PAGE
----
A new algorithm to detect and to quantify the seriousness of the detected squeak and rattle (S&R) events was developed. A T-F analysis technique called AWT, the Zwicker loudness model and leaky integration are employed to define new concepts we called transient specific loudness time histories and perceived transient loudness time history. The detection threshold of the perceived transient loudness was identified by a clever interpretation of jury test results. The proposed algorithm showed a good promise producing results that are well correlated with the jury tests. The new algorithm developed in this work will be able to automate detection and rating of the S&R events with good accuracy and with minimum possibility of false alarm under normal operating conditions
Technical Paper

Design of a Dependable Systems Knowledge Base

Building and operating dependable systems is fundamental to many critical applications, such as designing integrated hardware and software systems for vehicles or satellites. Dependable systems techniques, methods, and tools are developed and used by researchers and practitioners working in widely varying disciplines. In order to provide a unifying framework for the successful dissemination and sharing of dependability results, the development of a dependable systems knowledge base is underway.1 Two database support subsystems are under development: one that manages the storage and retrieval of document information, as well as communicating between the user interface layer and the physical database layer, and another that manages the lexicon of dependability terminology for the user interface layer. The system will provide access to information in a sophisticated, intelligent manner that enables a human user to function more effectively in learning and decision-making capacities.
Journal Article

Comparative Study of Adaptive Algorithms for Vehicle Powertrain Noise Control

Active noise control systems have been gaining popularity in the last couple of decades, due to the deficiencies in passive noise abatement techniques. In the future, a novel combination of passive and active noise control techniques may be applied more widely, to better control the interior sound quality of vehicles. In order to maximize the effectiveness of this combined approach, smarter algorithms will be needed for active noise control systems. These algorithms will have to be computationally efficient, with high stability and convergence rates. This will be necessary in order to accurately predict and control the interior noise response of a vehicle. In this study, a critical review of the filtered-x least mean square (FXLMS) algorithm and several other newly proposed algorithms for the active control of vehicle powertrain noise, is performed. The analysis examines the salient features of each algorithm, and compares their system performance.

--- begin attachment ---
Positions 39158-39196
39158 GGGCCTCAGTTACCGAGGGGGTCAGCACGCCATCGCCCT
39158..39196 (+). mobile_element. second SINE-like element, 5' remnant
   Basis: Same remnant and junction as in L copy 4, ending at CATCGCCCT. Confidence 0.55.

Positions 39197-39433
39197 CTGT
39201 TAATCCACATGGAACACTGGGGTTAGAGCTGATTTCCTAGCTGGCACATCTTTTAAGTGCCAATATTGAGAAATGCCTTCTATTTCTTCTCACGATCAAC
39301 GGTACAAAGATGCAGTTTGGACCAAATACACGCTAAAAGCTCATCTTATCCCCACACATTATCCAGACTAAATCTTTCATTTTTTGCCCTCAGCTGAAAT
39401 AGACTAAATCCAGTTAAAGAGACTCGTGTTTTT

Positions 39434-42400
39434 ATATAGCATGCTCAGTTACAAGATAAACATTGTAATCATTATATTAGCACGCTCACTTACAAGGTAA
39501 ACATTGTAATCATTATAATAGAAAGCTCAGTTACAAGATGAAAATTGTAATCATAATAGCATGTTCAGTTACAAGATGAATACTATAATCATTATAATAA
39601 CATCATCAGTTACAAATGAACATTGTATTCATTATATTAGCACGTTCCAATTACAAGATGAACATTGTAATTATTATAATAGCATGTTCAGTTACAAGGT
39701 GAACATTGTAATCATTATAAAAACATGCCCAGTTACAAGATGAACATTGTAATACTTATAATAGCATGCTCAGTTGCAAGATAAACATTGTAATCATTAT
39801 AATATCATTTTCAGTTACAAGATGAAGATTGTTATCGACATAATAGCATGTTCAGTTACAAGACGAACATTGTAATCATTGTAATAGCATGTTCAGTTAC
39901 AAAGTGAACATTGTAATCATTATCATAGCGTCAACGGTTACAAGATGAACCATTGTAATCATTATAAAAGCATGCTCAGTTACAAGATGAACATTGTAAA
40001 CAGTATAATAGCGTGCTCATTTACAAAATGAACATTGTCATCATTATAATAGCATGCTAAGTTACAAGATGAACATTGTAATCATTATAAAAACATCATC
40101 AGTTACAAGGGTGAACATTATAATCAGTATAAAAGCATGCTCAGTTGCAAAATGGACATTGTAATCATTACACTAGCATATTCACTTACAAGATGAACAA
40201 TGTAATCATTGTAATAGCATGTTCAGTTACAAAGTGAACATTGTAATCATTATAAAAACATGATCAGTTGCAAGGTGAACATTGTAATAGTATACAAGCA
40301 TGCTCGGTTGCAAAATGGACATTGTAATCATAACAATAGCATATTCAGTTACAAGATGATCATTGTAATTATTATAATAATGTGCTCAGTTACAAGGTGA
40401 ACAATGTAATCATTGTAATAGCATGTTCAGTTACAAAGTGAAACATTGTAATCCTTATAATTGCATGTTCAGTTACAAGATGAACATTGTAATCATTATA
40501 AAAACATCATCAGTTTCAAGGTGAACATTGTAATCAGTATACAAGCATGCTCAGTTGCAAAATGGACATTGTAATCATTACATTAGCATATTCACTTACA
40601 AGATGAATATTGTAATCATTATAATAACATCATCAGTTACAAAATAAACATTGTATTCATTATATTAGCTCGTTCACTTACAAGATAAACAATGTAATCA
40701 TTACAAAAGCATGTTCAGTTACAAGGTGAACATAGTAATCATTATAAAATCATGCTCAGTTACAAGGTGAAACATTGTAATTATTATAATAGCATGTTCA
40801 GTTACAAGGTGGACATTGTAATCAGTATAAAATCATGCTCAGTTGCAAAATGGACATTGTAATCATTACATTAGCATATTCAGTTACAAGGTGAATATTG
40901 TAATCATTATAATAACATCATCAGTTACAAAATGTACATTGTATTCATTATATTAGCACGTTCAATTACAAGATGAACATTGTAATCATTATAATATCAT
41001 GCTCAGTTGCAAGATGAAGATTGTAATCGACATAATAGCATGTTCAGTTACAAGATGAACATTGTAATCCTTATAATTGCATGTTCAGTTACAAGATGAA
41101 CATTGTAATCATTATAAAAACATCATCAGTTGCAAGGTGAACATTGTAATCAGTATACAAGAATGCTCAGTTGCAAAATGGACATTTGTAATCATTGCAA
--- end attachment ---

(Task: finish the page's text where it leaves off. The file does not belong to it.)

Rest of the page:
Technical Paper

Application of Analytic Wavelet Transform to Transient Signal Analyses

The analytic wavelet transform (AWT) is a wavelet transform that works much like a transient Fourier transform. Therefore the AWT enables utilizing advantages of both the wavelet transform and Fourier transform. A special form of AWT developed for transient vibration and acoustics signal analyses is applied to various engineering signals in this paper. Application examples include a general time-frequency (T-F) analysis, analysis of exposures to impulsive vibrations and noises, and estimation of reverberation times. Some new definitions such as the T-F noise reduction and frequency weighted time history are defined by taking the advantage of unique capabilities of the AWT. Possible automotive applications of these new concepts are briefly discussed.
Technical Paper

A Dynamometer for Automobile Brake Squeal Study

Automobile brake squeal has been experimentally studied in many ways over the past 65 years. A large body of published research and a substantial amount of unpublished work have attempted to experimentally define the variables involved with and describe the system dynamics initiating the friction-induced self-excited vibration. Much of this work has centered on pin on disk type test rigs used to characterize the contact mechanics and/or friction laws without considering the brake system influence. This paper describes a dynamometer designed and constructed to study brake squeal on a system level.